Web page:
Wikipedia

Zhenru Temple (Shanghai)

Zhenru Temple
真如寺
真如寺7.jpg
Zhenru Temple.
Religion
Affiliation Buddhism
Deity Chan Buddhism
Leadership Miaoling (妙灵)
Location
Location Putuo District, Shanghai
Country China
Shown within Shanghai
Zhenru Temple (Shanghai) (China)
Geographic coordinates 31°15′20″N 121°24′29″E  /  31.255561°N 121.407942°E  / 31.255561; 121.407942 Coordinates: 31°15′20″N121°24′29″E / 31.255561°N 121.407942°E / 31.255561; 121.407942
Architecture
Style Chinese architecture
Date established Song dynasty (960–1276)
Completed 1320 (reconstruction)
The Mahavira Hall at Zhenru Temple.
A vertical view of Zhenru Temple.

Zhenru Temple (Chinese: 真如寺; pinyin: Zhēnrú Sì) is a Buddhist temple located in Putuo District of Shanghai, China.[1] It is a Major National Historical and Cultural Site in Shanghai.

Name [ edit ]

The name "Zhenru" (真如) means "thusness" or "reality as it is" in Chinese, and comes from the Buddhist sutra Vijnaptimatratasiddhi-sastra or Cheng Wei-Shih Lun (成唯识论) in Chinese.

History [ edit ]

Song dynasty [ edit ]

In its first iteration, built in the Song dynasty (960–1276) it was called "Zhenru Yuan" (真如院) originally, and changed to "Zhenru Si" (真如寺) by monk Yong'an (永安) in the Jiading era (1208–1224) of the Southern Song dynasty (1127–1276).

Yuan dynasty [ edit ]

In 1320, during the reign of Ayurbarwada Buyantu Khan in the Mongolian ruling Yuan dynasty (1271–1368), monk Miaoxin (妙心) moved the temple to the present site.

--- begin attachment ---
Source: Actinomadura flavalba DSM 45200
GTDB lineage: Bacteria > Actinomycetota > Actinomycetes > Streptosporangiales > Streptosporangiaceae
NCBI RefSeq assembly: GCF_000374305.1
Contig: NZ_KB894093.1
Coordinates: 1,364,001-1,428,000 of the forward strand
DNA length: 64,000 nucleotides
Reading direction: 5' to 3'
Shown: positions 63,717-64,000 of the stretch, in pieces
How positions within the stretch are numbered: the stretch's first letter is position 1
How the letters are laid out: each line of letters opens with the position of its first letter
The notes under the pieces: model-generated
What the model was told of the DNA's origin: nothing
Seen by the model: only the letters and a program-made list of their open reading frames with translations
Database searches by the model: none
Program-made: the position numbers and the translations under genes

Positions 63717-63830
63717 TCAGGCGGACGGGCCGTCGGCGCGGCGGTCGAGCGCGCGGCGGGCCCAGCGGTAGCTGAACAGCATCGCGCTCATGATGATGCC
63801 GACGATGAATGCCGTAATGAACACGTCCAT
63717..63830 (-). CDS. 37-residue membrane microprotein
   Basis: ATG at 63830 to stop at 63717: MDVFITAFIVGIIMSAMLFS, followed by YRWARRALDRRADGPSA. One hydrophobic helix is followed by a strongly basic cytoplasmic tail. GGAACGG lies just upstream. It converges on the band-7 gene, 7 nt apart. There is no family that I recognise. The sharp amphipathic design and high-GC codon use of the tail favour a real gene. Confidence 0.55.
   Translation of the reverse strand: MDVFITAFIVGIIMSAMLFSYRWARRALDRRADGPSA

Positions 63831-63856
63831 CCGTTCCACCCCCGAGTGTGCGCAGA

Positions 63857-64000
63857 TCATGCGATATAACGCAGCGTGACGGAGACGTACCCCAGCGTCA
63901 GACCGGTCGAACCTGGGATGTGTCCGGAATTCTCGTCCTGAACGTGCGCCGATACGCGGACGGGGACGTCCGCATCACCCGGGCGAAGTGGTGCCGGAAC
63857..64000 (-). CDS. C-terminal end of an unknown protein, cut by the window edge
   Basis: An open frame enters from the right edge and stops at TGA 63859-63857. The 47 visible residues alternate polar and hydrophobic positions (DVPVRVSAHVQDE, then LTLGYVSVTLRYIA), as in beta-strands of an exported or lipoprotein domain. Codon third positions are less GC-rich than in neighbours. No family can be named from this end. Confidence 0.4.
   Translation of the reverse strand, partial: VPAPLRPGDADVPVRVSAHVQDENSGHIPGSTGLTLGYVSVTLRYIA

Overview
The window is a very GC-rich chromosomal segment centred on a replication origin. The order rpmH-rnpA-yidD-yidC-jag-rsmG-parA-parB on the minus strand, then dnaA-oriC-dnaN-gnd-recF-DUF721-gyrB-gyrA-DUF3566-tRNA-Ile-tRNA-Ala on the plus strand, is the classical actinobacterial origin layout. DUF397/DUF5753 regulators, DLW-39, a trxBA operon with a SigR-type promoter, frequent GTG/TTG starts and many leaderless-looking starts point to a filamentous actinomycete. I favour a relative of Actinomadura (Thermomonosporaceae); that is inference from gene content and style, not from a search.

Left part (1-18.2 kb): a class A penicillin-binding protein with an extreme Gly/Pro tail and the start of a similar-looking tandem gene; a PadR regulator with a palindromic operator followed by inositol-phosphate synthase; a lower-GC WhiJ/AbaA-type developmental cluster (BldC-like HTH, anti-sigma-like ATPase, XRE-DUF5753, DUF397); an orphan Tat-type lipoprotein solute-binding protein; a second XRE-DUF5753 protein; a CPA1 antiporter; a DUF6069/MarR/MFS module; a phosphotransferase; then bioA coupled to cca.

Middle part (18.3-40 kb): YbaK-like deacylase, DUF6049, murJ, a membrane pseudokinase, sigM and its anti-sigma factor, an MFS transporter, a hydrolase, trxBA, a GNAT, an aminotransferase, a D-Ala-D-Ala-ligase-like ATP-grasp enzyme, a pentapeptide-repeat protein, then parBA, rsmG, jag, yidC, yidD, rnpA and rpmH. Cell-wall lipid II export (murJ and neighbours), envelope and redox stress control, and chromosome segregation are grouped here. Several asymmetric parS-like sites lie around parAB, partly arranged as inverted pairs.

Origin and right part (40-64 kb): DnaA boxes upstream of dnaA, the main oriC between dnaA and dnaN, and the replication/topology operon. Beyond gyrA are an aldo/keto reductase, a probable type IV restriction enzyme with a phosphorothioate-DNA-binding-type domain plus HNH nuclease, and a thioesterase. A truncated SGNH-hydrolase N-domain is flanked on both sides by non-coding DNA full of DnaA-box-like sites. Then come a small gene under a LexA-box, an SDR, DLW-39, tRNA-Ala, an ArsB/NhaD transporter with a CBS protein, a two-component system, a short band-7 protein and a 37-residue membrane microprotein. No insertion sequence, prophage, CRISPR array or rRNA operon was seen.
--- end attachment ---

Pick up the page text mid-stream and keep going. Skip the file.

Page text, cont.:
Ming dynasty [ edit ]

Zhenru Temple has been repaired two times in the Ming dynasty (1368–1644), one in the Hongwu period (1368–1398) and the other in the Hongzhi period (1488–1505).

Qing dynasty [ edit ]

In 1860, in the reign of Xianfeng Emperor (1851–1861) of the Qing dynasty (1644–1911), the temple was devastated by the Taiping Rebellion.

People's Republic of China [ edit ]

In May 1959, it was authorized as a municipal cultural heritage building.

In 1966, Mao Zedong launched the Cultural Revolution. Statues and other works of art were either removed, damaged or destroyed by the Red Guards, including a Ming dynasty gilded copper statue of Maitreya and a Qing dynasty carved wood statue of Sakyamuni.

In 1979, the Shanghai Municipal Government refurbished and redecorated the temple, and used it as an ancient architecture exhibition hall.

In 1991, regular scripture lectures, meditation and other features of temple life were resumed.

In January 1992, Singaporean Buddhist monk Xingren (性仁) presented three jade statues of the Buddha and some Buddhist sutras to the temple.

On November 20, 1996, it has been designated as a "Major National Historical and Cultural Site in Shanghai" by the State Council of China.[2]

Architecture [ edit ]

The existing main buildings include the Shanmen, Four Heavenly Kings Hall, Mahavira Hall and Guanyin Hall.

Mahavira Hall [ edit ]

The Mahavira Hall was built in 1320 during the Yuan dynasty (1271–1368). The hall is 13.4-metre (44 ft) wide and 13-metre (43 ft) deep with 16 wood pillars supporting the single eave gable and hip roof (单檐歇山顶). A 2.18-metre (7 ft 2 in) high and 2,500-kilogram (5,500 lb) jade statue of Sakyamuni sits in the center of the hall.[2]

References [ edit ]

  1. ^ 真如寺周围将建保护区. 163.com (in Chinese). 2015-11-19.
  2. ^ a b Yao Jing (2010). 江南罕见的元代木结构建筑 全国重点文物保护单位真如寺大殿简介. eastday.com (in Chinese).
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